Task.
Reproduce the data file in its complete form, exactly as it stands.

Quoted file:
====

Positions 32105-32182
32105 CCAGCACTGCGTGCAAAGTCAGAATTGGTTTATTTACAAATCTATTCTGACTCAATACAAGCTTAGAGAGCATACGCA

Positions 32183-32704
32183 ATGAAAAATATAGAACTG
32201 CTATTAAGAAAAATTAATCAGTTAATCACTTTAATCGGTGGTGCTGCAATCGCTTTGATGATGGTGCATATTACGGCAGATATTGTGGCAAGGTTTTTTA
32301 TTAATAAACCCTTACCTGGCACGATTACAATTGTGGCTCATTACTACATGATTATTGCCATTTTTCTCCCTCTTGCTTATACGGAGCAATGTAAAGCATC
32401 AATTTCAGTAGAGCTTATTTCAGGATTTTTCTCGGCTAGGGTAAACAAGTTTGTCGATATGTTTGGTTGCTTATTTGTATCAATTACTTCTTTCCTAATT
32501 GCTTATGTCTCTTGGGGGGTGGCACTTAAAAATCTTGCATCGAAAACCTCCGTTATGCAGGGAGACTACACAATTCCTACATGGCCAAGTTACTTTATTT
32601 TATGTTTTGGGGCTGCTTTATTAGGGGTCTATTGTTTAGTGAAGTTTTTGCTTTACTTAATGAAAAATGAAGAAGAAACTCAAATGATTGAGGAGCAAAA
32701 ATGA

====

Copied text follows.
Positions 32105-32182
32105 CCAGCACTGCGTGCAAAGTCAGAATTGGTTTATTTACAAATCTATTCTGACTCAATACAAGCTTAGAGAGCATACGCA

Positions 32183-32704
32183 ATGAAAAATATAGAACTG
32201 CTATTAAGAAAAATTAATCAGTTAATCACTTTAATCGGTGGTGCTGCAATCGCTTTGATGATGGTGCATATTACGGCAGATATTGTGGCAAGGTTTTTTA
32301 TTAATAAACCCTTACCTGGCACGATTACAATTGTGGCTCATTACTACATGATTATTGCCATTTTTCTCCCTCTTGCTTATACGGAGCAATGTAAAGCATC
32401 AATTTCAGTAGAGCTTATTTCAGGATTTTTCTCGGCTAGGGTAAACAAGTTTGTCGATATGTTTGGTTGCTTATTTGTATCAATTACTTCTTTCCTAATT
32501 GCTTATGTCTCTTGGGGGGTGGCACTTAAAAATCTTGCATCGAAAACCTCCGTTATGCAGGGAGACTACACAATTCCTACATGGCCAAGTTACTTTATTT
32601 TATGTTTTGGGGCTGCTTTATTAGGGGTCTATTGTTTAGTGAAGTTTTTGCTTTACTTAATGAAAAATGAAGAAGAAACTCAAATGATTGAGGAGCAAAA
32701 ATGA